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5 Solutions Helping Canadian Retailers Operate As Shutdowns Continue

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By Devin Partida

Though vaccines are steadily reaching more people every day, the pandemic continues. While cases were trending downward for a bit, Canadian officials have recently reinstated shutdowns and closures. This prolonged experience can be detrimental to businesses as they lose sales and potential customers. With the right tools, though, retailers can succeed during this time.

At the beginning of April, some Canadian regions are hoping to slow a third wave of COVID-19 with retail shutdowns. However, some of these new regulations don’t include paid sick leave for workers. That makes it harder to maintain business and physical safety as people are left with limited resources while trying to make a profit.

It’s unclear how long the pandemic will last or how many shutdowns the country will see in the future. Fortunately, Canadian retailers can use the following methods to continue operations. That way, they can make a profit despite lockdowns and closures.

1. Expand Purchase Methods

Canadian retailers have already had to adapt to new ways to sell their products and services. Delivery and curbside pickup are becoming the norm, especially as this third round of shutdowns comes into play.

When the pandemic began, 17% of Canadians started using curbside pickup. Any retailer that hasn’t expanded its purchase methods should start now. It offers contact-free ways for customers to get their items.

Once they pay ahead, they can pick up their orders in a hassle-free manner. This appealing process simplifies shopping as consumers don’t have to wait in lines or come near anyone.

2. Use Shipping Wisely

Shipping is invaluable for e-commerce, but retailers must know how to use it correctly. Inefficient practices can lead to losses owners can’t afford during the pandemic.

Specifically, retailers should focus on how they ship. If they mail to different parts of the country or elsewhere in the world, it may be cheaper to use freight forwarding instead of air travel. On the ground, it’s wise to get insurance for shipments so that, if a package goes missing, the retailer can get reimbursed.

In addition, it helps to have tracking numbers. That way, the retailer and customer can keep an eye on the package at all times to make sure it gets delivered.

3. Offer New Deals

A helpful way to engage new and existing customers is to offer creative deals. A discount or sale can draw people in, but consistent promotions and offers may be a more long-term solution.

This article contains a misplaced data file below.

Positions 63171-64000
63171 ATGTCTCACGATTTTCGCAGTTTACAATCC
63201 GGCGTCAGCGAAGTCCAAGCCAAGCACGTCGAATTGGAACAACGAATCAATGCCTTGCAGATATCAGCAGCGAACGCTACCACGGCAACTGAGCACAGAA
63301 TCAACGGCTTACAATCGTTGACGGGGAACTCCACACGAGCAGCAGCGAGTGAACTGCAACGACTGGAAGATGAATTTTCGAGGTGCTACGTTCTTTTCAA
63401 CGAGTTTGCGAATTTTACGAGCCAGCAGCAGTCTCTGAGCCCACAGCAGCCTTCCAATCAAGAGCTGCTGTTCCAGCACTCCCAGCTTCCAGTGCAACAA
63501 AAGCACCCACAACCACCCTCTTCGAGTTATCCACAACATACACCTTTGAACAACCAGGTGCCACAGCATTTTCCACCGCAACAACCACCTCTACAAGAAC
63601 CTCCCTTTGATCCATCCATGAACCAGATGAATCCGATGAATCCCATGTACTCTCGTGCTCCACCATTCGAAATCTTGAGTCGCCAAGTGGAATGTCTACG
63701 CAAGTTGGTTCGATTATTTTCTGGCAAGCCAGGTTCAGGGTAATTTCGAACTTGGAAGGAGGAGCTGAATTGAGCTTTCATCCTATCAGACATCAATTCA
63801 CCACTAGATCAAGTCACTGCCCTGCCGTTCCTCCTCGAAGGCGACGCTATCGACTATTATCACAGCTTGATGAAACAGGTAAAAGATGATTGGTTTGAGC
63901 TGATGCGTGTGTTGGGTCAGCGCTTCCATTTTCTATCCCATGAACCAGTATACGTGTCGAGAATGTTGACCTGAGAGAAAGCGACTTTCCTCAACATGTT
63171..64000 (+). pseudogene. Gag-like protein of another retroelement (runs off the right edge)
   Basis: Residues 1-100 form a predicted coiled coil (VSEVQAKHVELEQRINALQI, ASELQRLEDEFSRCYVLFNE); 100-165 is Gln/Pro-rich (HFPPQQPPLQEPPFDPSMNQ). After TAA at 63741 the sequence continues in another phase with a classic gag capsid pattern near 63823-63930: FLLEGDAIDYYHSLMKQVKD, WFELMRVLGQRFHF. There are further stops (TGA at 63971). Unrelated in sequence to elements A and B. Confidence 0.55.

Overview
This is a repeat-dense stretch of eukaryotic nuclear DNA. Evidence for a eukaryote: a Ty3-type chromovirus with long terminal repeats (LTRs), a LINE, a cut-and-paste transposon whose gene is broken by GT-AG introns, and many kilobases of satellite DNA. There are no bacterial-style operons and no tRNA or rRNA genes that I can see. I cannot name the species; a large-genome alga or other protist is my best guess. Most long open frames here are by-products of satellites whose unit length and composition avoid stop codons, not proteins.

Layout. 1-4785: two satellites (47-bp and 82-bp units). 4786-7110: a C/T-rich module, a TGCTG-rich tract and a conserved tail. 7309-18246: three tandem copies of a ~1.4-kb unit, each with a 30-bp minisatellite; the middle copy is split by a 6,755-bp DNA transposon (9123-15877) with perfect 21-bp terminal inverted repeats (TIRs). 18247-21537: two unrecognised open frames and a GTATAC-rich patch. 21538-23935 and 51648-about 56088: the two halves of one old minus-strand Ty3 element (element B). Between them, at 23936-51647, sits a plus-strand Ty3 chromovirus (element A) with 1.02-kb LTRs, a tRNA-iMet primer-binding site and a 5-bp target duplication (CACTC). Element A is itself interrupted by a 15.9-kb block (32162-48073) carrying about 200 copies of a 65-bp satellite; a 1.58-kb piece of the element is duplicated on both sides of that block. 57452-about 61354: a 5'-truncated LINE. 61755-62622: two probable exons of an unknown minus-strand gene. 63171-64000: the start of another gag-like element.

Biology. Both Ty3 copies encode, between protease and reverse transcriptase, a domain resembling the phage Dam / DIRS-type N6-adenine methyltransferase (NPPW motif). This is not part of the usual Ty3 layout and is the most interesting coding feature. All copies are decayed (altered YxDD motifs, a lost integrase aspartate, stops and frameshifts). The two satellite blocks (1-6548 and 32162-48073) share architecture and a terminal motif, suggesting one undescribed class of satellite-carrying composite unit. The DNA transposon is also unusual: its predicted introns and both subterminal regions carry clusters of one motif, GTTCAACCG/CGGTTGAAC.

Retailers can offer single or multi-use coupons for transactions, discounts, bundling, savings, and shipping. Other brands turn to a loyalty points program to keep customers coming back to buy and save. Retailers can use the method that most suits their business model to provide a more engaging approach to shopping.

From there, they can personalize deals. If a loyal customer keeps returning, the retailer can reward them with extra savings.

4. Diversify Partnerships

The pandemic is a trying time for many retailers, which means no business owner is alone with their struggles. At times, the best solution may be to partner with other companies — even ones that have historically been competitors.

A partnership can help with marketing and promotion, allowing retailers to share costs. Pooling resources can be a mutually beneficial experience as businesses share client lists or services for the public.

For instance, if two home furnishing small businesses are struggling, they may combine marketing tactics to reach more people for both stores. In some cases, a merger may even be the best idea for success.

5. Sell the Store

Any company that’s facing complete closure because of shutdowns should consider selling. Due to lower in-person shopping and with Canadian e-commerce set to surpass $33 billion in sales by 2024, offloading the store can ultimately make a profit as retailers switch to a completely online dynamic.

Retailers who don’t have a binding contract or are at the end of their lease might find selling the store immediately and focusing on e-commerce the best option. However, if a business owner does have a binding contract, they can also repurpose their store as a distribution center or sublease it.

That way, they won’t have to pay for the costs of having a store. Instead, they can focus on marketing and selling products online.

Devin Partida is a writer and blogger, as well as the Editor-in-Chief of ReHack.com

Success During the Pandemic

These five solutions can help Canadian retailers think outside the box during this new phase of shutdowns. From expanding curbside pickup and delivery to looking for new partnerships, retailers can still thrive in creative ways. Integrating these steps can help them succeed both during and after the pandemic.

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